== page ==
Friday, August 09, 2002

LILEKS visits Restoration Hardware. The link isn't such a big deal, I just liked the following anecdote:
I love to catch errors in the stories. Once they had a line of cocktail goods. They’re always pushing cocktail culture on people, be it 30s style martini shakers, tiki culture, bachelor-pad barware. The Golden Age of Alcoholism. There was a zinc item whose streamlined shape was reminiscent of “the nadir of the Roaring 20s.” I heard Wallace Shawn in Princess Bride: Inconceivable! The author had confused nadir with zenith. I pointed this out to a clerk, who said, grimly: good. I love to know they’re wrong.
(For Julia, who likes this sort of story.)
A WASHINGTON POST ARTICLE about the Obey Giant guy.
Yesterday, message boards went up on 17th Street announcing the truck restrictions, law enforcement officials said. Trucks and all parking will be barred between E Street and Pennsylvania Avenue near the Eisenhower Executive Office Building, where parking is now limited to government use. Trucks will be barred from 5 a.m. to 9 p.m. between Constitution Avenue and E Street and between H Street and Pennsylvania Avenue, a congressional official said.

Under the plan, only trucks making deliveries to businesses along the affected portion of 17th Street will be allowed passage, according to a District official. Law enforcement officers will monitor truck traffic to ensure compliance.
This plan will surely work because, after all, a truck bomb would never be placed in a truck making a delivery.

Thursday, August 08, 2002

WHILE YOU WEREN'T LOOKING, the prime example throughout the 1980's and 1990's of a "small market" that can't hope to compete in Major League Baseball, Seattle, has become a "big market", according to a Washington Post kiss-up to Bud Selig. Still, the Mariners, say the Washington Post, can't hope to compete with the "Big Six":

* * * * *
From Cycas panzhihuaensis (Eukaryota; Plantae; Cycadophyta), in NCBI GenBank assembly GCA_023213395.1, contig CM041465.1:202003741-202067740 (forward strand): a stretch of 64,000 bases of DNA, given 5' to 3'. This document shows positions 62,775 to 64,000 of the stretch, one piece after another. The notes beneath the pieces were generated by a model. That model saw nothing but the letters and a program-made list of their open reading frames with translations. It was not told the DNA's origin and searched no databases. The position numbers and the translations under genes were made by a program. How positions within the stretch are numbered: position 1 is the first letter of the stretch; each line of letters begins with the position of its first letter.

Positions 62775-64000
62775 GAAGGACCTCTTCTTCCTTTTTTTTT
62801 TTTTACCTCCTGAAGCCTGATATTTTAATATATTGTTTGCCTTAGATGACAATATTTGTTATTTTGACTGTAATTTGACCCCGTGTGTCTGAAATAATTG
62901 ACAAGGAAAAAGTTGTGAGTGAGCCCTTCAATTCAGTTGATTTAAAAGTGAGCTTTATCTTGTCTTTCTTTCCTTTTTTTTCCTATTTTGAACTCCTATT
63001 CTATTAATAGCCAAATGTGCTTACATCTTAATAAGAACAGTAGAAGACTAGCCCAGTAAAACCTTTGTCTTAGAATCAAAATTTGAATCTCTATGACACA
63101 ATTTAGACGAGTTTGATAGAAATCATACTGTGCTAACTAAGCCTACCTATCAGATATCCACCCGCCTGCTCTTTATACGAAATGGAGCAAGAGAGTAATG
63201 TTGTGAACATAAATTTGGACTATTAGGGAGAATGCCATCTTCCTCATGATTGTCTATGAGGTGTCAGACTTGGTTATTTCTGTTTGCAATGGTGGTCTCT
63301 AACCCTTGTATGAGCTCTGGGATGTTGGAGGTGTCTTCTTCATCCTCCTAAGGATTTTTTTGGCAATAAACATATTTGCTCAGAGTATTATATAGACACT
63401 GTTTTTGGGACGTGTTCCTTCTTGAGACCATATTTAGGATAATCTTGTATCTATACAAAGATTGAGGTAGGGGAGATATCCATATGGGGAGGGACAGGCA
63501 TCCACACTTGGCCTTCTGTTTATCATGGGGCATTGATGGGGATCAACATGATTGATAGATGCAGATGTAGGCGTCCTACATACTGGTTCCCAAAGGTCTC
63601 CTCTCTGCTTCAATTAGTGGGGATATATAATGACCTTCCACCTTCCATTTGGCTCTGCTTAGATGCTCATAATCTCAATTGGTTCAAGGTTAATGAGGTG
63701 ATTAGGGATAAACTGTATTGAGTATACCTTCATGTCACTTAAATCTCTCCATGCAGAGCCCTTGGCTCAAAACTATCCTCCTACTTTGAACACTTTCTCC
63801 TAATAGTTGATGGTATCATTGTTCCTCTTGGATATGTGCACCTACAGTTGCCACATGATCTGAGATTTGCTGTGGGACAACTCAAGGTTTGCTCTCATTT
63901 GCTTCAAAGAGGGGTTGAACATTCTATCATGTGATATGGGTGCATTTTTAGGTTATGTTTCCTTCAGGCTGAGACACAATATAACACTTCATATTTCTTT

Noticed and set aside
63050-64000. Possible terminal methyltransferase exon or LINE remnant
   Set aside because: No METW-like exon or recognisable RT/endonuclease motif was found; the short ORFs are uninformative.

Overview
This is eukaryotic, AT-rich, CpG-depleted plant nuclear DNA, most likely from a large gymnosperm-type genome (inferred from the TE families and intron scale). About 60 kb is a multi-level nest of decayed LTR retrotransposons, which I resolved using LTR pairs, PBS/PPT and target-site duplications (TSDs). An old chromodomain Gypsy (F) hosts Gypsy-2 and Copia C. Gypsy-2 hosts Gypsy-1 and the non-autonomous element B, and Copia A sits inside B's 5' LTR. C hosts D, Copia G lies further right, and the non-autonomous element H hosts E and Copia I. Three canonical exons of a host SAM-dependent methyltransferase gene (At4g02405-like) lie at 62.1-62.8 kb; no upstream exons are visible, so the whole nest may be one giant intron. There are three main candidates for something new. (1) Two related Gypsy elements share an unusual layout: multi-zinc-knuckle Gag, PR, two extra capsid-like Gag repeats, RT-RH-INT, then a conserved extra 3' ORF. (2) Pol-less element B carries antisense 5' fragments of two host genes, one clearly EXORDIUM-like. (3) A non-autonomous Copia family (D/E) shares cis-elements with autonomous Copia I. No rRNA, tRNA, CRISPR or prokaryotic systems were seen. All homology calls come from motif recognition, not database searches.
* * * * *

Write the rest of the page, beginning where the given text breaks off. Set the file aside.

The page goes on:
The Mariners and Twins aren't members of baseball's exclusive club of rich teams, the so-called "Big Six:" the Yankees, Mets, Dodgers, Chicago Cubs, Atlanta Braves and Boston Red Sox. These teams enjoy inherent advantages over the other 24 in market size, revenues and ties with media groups. AOL Time Warner owns the Braves, Tribune Company the Cubs and News Corp. the Dodgers. Sheer market size and corporate connections give the Big Six more resources – and fans.
Let's see, the Mets are mediocre, the Cubs are worse than mediocre, the Red Sox are in contention but are better known for not having won a World Series in over 80 years. The Yankees and Braves have had regular success. The Dodgers haven't, though they're marginally in contention this year.

Of course, the "Big Six" leaves out the Anaheim Angels, who are owned by Disney and are in the same size market as the Dodgers, but have never made a World Series (though they're in contention this year for the first time in years). Why not a "Big Seven"? What about the government-subsidized Texas Rangers, who have the highest paid player in baseball, and are regular participants in the free agent market? Why not a "Big Eight"? Just a few years ago, the Orioles were counted in that category of big-spending teams with a new ballpark who other teams couldn't hope to compete with; so were the Indians. Once those two teams stopped winning, the media stopped referring to them as big market teams.

Wednesday, August 07, 2002

POWER'S FIFTH LAW: No matter how obvious something is satirical, there will be somebody sufficiently humor-impaired to not get the joke.
ISLAM: a religion of peace. (via Lileks)

Monday, August 05, 2002

TWO SEPARATE READERS e-mailed me about these fascinating unintended consequences of Google highlighting (also here) providing new meaning to ASCII art, which I guess is the critical mass at which point I drop the summary judgment brief to post.

Sunday, August 04, 2002

IF THIS WERE A TABLOID, I'd have a headline like "Chick Hearn's Tragic Last Days" or something like that. (Also: AP report.) I lived several years in Chicago during their championship run, and don't remember a single Bulls announcer, but Hearn was something else during my time in LA.